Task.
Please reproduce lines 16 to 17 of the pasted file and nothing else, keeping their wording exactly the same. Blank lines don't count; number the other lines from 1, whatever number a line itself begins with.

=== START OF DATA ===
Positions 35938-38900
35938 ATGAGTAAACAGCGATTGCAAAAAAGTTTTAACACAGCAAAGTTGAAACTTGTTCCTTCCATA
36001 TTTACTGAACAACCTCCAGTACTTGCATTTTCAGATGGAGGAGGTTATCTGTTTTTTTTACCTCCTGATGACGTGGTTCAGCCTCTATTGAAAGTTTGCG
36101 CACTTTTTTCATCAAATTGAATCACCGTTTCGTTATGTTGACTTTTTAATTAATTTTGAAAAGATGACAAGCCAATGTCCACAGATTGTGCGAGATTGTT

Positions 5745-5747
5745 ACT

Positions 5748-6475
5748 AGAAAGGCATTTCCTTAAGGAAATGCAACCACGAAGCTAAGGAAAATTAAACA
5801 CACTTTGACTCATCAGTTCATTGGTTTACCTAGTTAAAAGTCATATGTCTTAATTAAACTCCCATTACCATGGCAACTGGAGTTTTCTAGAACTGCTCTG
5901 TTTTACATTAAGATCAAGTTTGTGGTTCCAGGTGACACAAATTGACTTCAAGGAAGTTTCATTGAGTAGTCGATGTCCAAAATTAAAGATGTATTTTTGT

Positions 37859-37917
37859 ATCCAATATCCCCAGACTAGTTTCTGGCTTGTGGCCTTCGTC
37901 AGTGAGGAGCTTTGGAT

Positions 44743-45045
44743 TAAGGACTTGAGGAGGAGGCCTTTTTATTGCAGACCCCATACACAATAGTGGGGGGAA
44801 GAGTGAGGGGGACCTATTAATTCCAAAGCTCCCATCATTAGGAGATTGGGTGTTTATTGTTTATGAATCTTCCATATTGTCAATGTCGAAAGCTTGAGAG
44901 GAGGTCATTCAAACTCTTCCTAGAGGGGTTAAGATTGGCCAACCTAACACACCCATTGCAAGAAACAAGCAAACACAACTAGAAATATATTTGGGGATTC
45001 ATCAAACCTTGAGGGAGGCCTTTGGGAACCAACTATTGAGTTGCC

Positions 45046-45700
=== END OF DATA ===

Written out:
44801 GAGTGAGGGGGACCTATTAATTCCAAAGCTCCCATCATTAGGAGATTGGGTGTTTATTGTTTATGAATCTTCCATATTGTCAATGTCGAAAGCTTGAGAG
44901 GAGGTCATTCAAACTCTTCCTAGAGGGGTTAAGATTGGCCAACCTAACACACCCATTGCAAGAAACAAGCAAACACAACTAGAAATATATTTGGGGATTC